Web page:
Born to an Italian father and French Canadian mother, Ivana’s background is nothing if culturally rich. Fluent in both French and Italian, she took up piano at the age of seven. However, it was the choice of her second instrument at age 10 that paved the way for her to perform with her father, a longtime stalwart on the music scene in Toronto. “I wanted to play the trumpet because it’s loud and as the youngest daughter, I needed to be heard. But when I told my dad I might instead learn the French horn, he replied: ‘mah, but who’s gonna hire you playing the French horn?’” Firm that she’d find more work as a trumpeter, he then handed her a book of South American standards and began taking his pre-teen daughter to his gigs. “Playing weddings in my father’s band was where I witnessed the art of entertaining. I learned how to please both the ninety-year-old grandma who wants to hear her precious Italian folk songs and the thirteen-year-old who’s only interested in the latest top 40 hits.” Her multi-instrumental capabilities, along with her striking beauty and undeniable onstage charisma, won her a place in the Canadian indie funk-pop group Bass is Base while still in her mid-teens. The group soon signed to Island records, recorded and toured extensively, charted regularly on Billboard, and otherwise served as Ivana’s indoctrination into the music industry. “The time with Bass is Base woke me to the idea of what I was supposed to be doing. Despite my father’s warnings of how he’d seen too many talented musicians starve, it was like I suddenly had insomnia; I couldn’t fall back asleep now.”

Feeling the need to spread her wings, Ivana departed Bass is Base after two successful albums and left several major label offers on the table in favor of a solo career with her own independent label. “I never wanted to feel confined as a musician, so the indie route appealed deeply to my creative senses. Plus I needed to find out who I was as a solo artist,” she says. “Brown”, her first solo release, sold almost 40,000 units, becoming one of the top selling independent albums ever released in Canada to that point. The success of the album propelled Ivana into the world of constant touring, interviews, TV appearances, and award shows. She toured alongside Canada’s top acts of the day: Barenaked Ladies, the Brand New Heavies, Jamiroquai, DeLaSoul, Tito Puente and James Brown. She collected a host of prestigious awards including album of the year from both the Urban Music Association of Canada and the Canadian Organization of Campus Activities. She was nominated for Much Music Video Awards and Juno awards. She even had a one hour Bravo special devoted to her. For the songstress it was all a bit of a blur, “an Indie typically has six-month shelf life but the demand for our live show kept “Brown” alive for over 2 years. Perhaps most satisfying was that our audience spanned all races, ages and genres.”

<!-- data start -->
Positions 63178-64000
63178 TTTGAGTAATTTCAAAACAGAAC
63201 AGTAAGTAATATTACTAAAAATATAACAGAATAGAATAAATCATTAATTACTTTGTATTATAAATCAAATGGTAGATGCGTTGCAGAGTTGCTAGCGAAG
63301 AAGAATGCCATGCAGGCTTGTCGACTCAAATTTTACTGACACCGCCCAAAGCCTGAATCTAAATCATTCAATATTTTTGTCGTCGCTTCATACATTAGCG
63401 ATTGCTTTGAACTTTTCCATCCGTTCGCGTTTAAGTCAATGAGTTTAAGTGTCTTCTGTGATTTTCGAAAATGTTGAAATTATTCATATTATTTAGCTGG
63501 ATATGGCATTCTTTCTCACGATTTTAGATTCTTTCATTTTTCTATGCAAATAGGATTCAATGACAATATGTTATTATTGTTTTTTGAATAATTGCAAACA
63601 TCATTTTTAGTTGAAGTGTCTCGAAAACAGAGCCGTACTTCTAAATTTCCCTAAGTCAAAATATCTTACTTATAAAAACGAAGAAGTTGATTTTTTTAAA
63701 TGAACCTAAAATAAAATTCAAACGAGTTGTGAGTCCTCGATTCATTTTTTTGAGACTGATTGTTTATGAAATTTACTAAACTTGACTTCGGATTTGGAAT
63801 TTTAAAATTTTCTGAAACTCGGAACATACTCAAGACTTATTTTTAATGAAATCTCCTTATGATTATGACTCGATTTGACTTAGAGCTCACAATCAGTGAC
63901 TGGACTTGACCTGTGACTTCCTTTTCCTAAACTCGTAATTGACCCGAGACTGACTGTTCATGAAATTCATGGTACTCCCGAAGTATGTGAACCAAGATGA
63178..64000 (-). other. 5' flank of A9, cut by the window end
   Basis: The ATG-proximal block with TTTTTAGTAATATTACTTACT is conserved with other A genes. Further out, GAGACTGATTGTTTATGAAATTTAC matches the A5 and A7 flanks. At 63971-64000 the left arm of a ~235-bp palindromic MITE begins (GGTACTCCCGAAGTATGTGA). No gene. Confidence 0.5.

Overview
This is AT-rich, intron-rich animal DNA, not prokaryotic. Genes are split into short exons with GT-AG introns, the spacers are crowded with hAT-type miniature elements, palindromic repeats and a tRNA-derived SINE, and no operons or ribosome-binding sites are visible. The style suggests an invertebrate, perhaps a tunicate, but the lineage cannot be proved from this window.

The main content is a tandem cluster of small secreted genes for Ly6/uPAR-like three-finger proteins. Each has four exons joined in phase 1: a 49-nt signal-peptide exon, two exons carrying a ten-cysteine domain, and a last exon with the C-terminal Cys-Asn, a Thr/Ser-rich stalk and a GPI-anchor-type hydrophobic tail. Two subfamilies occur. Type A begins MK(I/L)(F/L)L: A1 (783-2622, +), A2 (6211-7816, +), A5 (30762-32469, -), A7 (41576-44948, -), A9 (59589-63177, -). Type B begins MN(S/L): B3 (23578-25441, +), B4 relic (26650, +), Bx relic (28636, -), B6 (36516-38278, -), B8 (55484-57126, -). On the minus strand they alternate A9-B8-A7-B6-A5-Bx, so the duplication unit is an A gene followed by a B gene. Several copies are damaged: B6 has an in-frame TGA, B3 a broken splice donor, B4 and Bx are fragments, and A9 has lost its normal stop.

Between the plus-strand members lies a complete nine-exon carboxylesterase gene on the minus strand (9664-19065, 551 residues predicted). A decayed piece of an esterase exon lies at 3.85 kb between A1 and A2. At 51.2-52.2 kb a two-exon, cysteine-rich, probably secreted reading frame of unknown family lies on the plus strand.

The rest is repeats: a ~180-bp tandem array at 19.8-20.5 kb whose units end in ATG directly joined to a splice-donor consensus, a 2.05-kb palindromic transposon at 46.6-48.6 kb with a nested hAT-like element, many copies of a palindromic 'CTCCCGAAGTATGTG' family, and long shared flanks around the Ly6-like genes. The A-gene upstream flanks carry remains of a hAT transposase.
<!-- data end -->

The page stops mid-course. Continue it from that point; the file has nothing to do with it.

The next few years however proved somewhat difficult. Ivana had become the victim of an all too common music industry story: her distrib